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Posts Tagged ‘Ruin Value’

n437239Hey folks–

Just to let you know, today only, December 2, 2013, you can get my new new mystery/thriller, Ruin Value: A Mystery of the Third Reich, at an 80% discount for the e-book. Just go to my page at Mysterious Press and click through to the supplier you want–Amazon, B&N, iTunes, Kobo. Only $2.99. You can get any of the other great e-books from Mysterious Press for the same 80% discount today only.

And pardon the horn tooting, but Ruin Value also continues to get good reviews. I last shared some of these with you on a September 30, 2013 posting. Below are some more.

To refresh the memory–a brief synopsis:

“Nuremberg is a dead city. In the aftermath of World War II, two-thirds of its population has fled or is deceased, with thirty thousand bodies turning the ruined industrial center into a massive open grave. Here, the vilest war criminals in history will be tried. But in Nuremberg’s dark streets and back alleys, chaos rules.

Captain Nathan Morgan is one of those charged with bringing order to the home of the war crime trials. A New York homicide detective who spent the war in Army intelligence, he was born to be a spy—and now, in 1945, there is no finer place for his trade than Nuremberg. As the US grapples with the Soviets for postwar supremacy, a serial murderer targets the occupying forces. Nathan Morgan may be the perfect spy, but it’s time for him to turn cop once800px-Nuremberg_in_ruins_1945_HD-SN-99-02987 more.”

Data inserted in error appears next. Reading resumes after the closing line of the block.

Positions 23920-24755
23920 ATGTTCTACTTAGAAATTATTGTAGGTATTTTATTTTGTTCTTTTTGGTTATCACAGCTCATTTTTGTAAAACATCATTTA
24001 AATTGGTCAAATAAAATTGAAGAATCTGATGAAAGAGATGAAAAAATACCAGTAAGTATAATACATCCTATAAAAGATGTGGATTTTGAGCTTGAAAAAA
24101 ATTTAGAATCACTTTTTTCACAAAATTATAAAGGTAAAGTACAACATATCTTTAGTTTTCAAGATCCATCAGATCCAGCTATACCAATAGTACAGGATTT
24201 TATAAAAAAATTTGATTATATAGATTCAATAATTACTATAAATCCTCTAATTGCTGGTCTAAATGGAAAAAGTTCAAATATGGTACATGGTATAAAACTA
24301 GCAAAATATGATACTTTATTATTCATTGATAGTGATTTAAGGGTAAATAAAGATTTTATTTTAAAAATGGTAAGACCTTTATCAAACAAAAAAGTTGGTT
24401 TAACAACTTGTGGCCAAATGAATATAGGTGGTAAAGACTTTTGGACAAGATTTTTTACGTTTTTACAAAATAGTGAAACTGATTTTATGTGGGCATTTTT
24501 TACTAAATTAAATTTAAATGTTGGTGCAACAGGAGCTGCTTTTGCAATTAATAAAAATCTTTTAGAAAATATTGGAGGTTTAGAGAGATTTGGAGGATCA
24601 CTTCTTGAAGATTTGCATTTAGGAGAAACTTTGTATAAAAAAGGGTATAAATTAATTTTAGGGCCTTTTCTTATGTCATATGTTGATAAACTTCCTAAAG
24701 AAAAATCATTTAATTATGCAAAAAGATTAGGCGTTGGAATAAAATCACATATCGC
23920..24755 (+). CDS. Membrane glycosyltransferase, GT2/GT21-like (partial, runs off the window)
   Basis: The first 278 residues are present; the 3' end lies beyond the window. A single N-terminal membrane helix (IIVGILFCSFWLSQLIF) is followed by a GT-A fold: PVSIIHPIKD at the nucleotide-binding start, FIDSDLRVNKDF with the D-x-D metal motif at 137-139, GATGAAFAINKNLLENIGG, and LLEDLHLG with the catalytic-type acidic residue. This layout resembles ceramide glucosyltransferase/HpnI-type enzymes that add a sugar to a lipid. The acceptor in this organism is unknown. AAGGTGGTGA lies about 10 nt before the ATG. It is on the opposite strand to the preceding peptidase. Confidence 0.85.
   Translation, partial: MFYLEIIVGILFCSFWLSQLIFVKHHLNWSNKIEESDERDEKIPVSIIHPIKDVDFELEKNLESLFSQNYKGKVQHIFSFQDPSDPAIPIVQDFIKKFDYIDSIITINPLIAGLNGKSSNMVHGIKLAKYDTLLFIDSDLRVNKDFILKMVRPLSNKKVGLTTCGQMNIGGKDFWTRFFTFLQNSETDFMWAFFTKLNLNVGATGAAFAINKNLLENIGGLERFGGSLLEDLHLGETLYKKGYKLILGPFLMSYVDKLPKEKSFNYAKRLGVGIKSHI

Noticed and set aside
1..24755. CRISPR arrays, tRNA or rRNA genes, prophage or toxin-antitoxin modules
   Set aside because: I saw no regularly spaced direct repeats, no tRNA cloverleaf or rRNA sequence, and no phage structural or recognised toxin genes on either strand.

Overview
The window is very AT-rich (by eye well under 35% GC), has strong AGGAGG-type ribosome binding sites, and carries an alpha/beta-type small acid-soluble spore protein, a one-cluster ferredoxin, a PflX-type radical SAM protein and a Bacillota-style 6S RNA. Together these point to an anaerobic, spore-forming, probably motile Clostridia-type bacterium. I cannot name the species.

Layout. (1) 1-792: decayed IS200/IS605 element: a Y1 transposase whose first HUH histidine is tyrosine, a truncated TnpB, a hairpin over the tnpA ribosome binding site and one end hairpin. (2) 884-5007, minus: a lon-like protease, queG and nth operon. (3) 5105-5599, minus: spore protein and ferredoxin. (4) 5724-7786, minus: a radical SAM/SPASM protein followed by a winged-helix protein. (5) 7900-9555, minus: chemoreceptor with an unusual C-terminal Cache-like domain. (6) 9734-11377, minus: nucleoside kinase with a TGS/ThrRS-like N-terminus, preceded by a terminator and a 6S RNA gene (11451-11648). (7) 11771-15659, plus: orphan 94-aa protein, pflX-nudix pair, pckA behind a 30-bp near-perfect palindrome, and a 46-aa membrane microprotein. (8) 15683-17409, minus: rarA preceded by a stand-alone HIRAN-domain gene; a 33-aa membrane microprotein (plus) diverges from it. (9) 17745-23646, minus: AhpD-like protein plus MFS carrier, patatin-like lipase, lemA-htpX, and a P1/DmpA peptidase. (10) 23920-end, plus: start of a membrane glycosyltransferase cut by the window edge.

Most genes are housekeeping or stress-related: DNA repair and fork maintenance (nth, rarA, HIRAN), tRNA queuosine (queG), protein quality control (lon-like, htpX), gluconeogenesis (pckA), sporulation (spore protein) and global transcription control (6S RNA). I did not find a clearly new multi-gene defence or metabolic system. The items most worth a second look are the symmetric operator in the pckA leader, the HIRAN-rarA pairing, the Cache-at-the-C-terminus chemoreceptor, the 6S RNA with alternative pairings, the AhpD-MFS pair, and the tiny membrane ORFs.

NEW REVIEWS:
“Jones’ portrayal of the devastation caused by allied bombing picks up the reader by the scruff of the neck and deposits him/her right in the middle of the rubble….Ruin Value is a very good read.”
Bookloons–
“The author of this novel is a strong writer who is able to recreate the atmosphere and details of a post-WWII German city.”
Reviewing the Evidence–
“[Jones] creates believable characters of every sort and there is a plot that is worthy of the setting…. The best developed character though was the killer.  Jones has created a background for this person that lends understanding but still horrifies …[and adds] to the edge of your seat thrill of the story.”
Freedom Acres–
435px-Nuremberg_in_Ruins_1945_HD-SN-99-02986“[Ruin Value] ratcheted up the suspense as the killer grew closer to the detectives and the reporter. The time and setting is a reminder that anti-Semitism didn’t miraculously disappear once the war was over. Morgan is Jewish and endures epithets not only from the Germans but from his fellow Americans. Not only war is hell.”
Historical Novel Society–
Known for his carefully researched and well-developed characters,…[Jones] takes his readers to the setting of the Nuremberg Trials in the fall of 1945.”
Jane Crooks Britt, Florida Times-Union

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n437239My new thriller, Ruin Value, has its official pub date as October 1. To celebrate, I thought I would share some of the pre-pub critical response so far. But first, a brief synopsis:

Nuremberg is a dead city. In the aftermath of World War II, two-thirds of its population has fled or is deceased, with thirty thousand bodies turning the ruined industrial center into a massive open grave. Here, the vilest war criminals in history will be tried. But in Nuremberg’s dark streets and back alleys, chaos rules.